Housework is the stuff of celebrity news. That’s how desperate we are for distraction in 2019. Marie Kondo, the much vaunted star of the Netlfix series Tidying up with Marie Kondo, has been profiled ad nauseam in The New York Times, The Guardian, and on trashy Entertainment Tonight. She is more famous than Kim Zolciak Biermann of The Real Housewives of Atlanta, whom I couldn’t pick out of a lineup, or Matt Paxton of Hoarders, the founder of Clutter Cleaners, whom I also couldn’t pick out of a lineup.
We are messy and unglamorous, and we love to see other people’s messy houses. (Okay, I know The Real Housewives isn’t about that.) Kondo fixes the cleaning problems gently with decluttering advice. She encourages them to throw out or recycle items that don’t “spark joy,” which I translate as stuff you haven’t looked at or used in years. I recently threw out an ancient box of Thank You cards (who’m I gonna thank?), a plaque that says”No outfit is complete without cat hair,” a Size 8 (dream on!) Eddie Bauer quilted pseudo-bowling jacket from the ’90s, and what might have been a potato masher.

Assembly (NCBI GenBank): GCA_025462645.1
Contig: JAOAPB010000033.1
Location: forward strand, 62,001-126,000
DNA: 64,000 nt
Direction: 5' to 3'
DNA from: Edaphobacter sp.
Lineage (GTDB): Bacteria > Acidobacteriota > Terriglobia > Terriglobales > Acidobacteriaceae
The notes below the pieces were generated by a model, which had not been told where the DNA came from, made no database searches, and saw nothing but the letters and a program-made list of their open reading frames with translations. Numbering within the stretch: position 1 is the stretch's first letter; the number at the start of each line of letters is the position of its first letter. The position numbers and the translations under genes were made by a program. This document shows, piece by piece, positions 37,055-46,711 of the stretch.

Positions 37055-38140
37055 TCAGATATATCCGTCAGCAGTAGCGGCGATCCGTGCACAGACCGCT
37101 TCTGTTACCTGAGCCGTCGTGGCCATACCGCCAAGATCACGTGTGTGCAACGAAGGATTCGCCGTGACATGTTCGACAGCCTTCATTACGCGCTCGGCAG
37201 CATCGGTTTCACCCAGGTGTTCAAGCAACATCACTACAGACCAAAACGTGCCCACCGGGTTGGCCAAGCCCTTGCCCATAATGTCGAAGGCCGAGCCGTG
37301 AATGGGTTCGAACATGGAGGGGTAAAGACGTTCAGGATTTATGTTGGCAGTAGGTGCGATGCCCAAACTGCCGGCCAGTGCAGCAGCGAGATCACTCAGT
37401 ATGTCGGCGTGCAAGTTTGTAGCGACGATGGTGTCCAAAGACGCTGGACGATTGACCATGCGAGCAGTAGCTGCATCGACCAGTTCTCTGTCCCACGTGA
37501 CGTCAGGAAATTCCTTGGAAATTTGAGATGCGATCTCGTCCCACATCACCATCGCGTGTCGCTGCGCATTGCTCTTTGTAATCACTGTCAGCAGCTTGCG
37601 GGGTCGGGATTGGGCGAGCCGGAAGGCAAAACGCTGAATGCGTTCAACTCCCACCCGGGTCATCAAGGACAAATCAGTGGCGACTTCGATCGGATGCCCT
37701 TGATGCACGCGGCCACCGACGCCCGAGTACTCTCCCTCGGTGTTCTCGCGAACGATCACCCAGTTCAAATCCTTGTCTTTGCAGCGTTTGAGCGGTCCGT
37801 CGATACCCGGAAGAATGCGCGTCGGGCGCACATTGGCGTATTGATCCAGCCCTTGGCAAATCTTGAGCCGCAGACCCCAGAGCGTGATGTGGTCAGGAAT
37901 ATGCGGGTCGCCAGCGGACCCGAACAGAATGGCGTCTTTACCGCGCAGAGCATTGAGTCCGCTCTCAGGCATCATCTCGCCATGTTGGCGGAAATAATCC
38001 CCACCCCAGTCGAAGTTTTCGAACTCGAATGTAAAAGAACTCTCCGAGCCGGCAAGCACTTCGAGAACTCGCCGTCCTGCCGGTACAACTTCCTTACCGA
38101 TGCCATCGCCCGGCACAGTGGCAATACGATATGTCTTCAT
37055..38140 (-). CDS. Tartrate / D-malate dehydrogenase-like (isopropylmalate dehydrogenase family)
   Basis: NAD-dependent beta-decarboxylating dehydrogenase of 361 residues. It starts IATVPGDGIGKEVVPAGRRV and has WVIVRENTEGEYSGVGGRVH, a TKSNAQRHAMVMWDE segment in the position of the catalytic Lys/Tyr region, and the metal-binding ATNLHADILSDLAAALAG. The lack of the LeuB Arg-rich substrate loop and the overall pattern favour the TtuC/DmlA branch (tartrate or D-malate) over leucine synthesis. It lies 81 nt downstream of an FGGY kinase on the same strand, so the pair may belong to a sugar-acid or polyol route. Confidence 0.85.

Cleaning up can help, but it can also hinder. Dare I admit this? I find clutter comforting sometimes. When I’m ill, it’s actually cozy. Though I could do without the used Kleenex shredded by cats, the coffee table is piled with a cup of tea and reading material for all moods: The New York Review of Books, several catalogues, a copy of Middlemarch, Herman Wouk’s Marjorie Morningstar, Georgette Heyer’s Venetia, and Natalia Ginzburg’s Family Lexicon (wow, is this overrated, or do I just have a cold?). And I’ve got the remote and some DVDs: I might at any minute decide to watch Bunheads or Four Weddings and a Funeral.
Now if only the cats would tidy up for me…